In what may have been the most impressive performance of the week, new USC quarterback Kedon Slovis dismantled Stanford, throwing for 377 yards and three touchdowns. The true freshman played more like a veteran, and he seems to be a perfect fit for Graham Harrell’s offensive scheme. It doesn’t hurt to have three-star wideouts in Tyler Vaughns, Michael Pittman Jr., and Amon-Ra St. Brown: The trio combined for 19 catches and 285 yards. Beating the Cardinal gives USC a real shot at winning the South title, especially with Utah coming into the Coliseum in two weeks. There could be much more riding on that game with the undefeated Trojans back in the Top 25, and the Utes ranked so high. But USC can’t afford to look past next week’s trip to BYU, where a hostile crowd will be laying in wait.  If the Trojans play like they did against Stanford, they should come home 3-0. 

— Nicholas Bartlett

5. Cal (1-0, 2-0) — Previous Ranking: 9 ⬆

The Golden Bears claimed their first road win over a ranked road opponent in 10 years, and the timing couldn’t have been better. In upsetting No. 14 Washington, Cal took control of the North Division race, and came within a few votes of cracking the AP Top 25. As usual, it was dominant defense that put the Bears in a position to win, forcing two turnovers and allowing just one touchdown. But the Cal offense sealed the deal, mounting a poised and efficient 72-yard final drive with 2:05 left, showing it might just be ready to break out. Dependable Cal running backs Chris Brown Jr and Marcel Dancy contributed a combined 192 yards and two touchdowns. Quarterback Chase Garbers rushed and passed for 153 more, looking relaxed and confident throughout. Plenty of work remains to be done on that side of the ball, but if the offense continues to develop, the Bears may have a chance against just about anyone.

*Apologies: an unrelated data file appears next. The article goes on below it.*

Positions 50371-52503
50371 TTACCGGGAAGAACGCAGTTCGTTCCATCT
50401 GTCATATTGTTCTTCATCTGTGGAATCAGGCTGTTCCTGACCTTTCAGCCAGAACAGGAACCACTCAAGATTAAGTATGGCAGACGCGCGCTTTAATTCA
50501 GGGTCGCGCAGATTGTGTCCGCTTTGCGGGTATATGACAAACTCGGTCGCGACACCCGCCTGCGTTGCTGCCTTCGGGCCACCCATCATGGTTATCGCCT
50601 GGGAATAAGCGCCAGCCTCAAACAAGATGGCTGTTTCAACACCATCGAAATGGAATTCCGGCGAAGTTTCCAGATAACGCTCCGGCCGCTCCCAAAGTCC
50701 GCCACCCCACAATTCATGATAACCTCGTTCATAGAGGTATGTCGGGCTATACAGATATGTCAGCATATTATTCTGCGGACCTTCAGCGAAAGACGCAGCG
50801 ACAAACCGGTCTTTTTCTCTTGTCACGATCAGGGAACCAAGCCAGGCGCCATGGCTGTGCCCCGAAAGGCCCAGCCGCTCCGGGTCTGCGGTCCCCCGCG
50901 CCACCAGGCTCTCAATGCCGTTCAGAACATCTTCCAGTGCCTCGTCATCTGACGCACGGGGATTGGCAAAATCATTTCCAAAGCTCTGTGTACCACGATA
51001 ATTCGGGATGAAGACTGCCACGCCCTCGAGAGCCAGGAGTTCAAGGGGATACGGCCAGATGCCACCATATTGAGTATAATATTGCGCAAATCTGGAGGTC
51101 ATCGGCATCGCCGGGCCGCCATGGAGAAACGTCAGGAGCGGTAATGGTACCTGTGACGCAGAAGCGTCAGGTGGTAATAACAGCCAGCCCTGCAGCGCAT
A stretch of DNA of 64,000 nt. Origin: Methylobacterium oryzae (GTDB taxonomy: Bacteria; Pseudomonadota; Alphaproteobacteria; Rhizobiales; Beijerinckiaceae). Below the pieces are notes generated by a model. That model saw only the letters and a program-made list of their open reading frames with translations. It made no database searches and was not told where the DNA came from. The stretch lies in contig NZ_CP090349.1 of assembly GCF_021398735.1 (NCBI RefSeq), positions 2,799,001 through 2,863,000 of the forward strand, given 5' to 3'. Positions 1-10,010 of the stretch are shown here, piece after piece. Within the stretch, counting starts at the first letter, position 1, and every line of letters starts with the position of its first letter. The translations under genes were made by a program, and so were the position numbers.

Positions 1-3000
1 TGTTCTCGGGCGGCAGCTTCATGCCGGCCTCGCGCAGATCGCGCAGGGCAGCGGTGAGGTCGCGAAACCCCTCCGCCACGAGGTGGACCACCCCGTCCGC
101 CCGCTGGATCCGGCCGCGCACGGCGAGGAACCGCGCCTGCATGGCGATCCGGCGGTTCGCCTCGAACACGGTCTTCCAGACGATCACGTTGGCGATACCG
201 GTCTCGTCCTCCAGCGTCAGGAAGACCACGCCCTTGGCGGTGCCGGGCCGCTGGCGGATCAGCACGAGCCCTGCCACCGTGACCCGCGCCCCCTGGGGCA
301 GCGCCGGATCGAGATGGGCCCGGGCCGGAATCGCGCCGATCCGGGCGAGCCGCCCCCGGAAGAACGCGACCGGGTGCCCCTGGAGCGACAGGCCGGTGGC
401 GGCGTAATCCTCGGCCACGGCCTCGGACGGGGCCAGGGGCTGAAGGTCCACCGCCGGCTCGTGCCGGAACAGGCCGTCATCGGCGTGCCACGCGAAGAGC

—Kamron Azemika

6. Washington (0-1, 1-1) — Previous Ranking: 1 ⬇

For the second straight year, the Huskies fell just short in a tight defensive battle with Cal. Could it be that Bears head coach Justin Wilcox, once the defensive coordinator at UW, has special insight into Chris Petersen’s game-plan? Regardless, this early-season performance should have Husky fans worried. Washington played well enough to win defensively, but couldn’t capitalize offensively on key red zone opportunities. New quarterback Jacob Eason, so impressive last week, struggled against Cal’s elite pass rush and secondary, throwing for less than 200 yards without connecting on a touchdown. He also tossed an interception, fumbled, and had several passes dropped. But as troubling as this loss may seem, it’s not time to hit the panic button just yet. While the Huskies have some issues to resolve, and almost no margin for error, they can still win the Conference title, if all goes well. We’ll see what the Dawgs are made of these next three weeks against Hawaii, BYU, and a vastly improved USC.

—Nicholas Bartlett

7. Colorado (0-0, 2-0) — Previous Ranking: 8 ⬆

Colorado’s win over Nebraska last week was as important in affirming Mel Tucker’s new culture as it was in keeping the Buffs undefeated. Down 17 points at halftime, CU showed no signs of panic, and refused to quit, despite the noisy red sea of Husker fans that had taken over Folsom Field. Senior quarterback Steven Montez set the tone with his calm demeanor and steady hand, passing for 375 yards and two touchdowns. K.D. Nixon stepped up at receiver as well, logging 148 receiving yards, including Colorado’s longest-ever play from scrimmage, a 96-yard touchdown off a flea-flicker. But while the Buffaloes showed grit in outscoring the Huskers 31-14 in the second half, they won’t be able to start as slow as they did against tougher foes and survive. CU will be looking to change that, and work out some other bugs, while going 3-0 for the fourth time in five years against Air Force next week.

—Ian McCollam

8. Stanford (0-1, 1-1) — Previous Ranking: 5 ⬇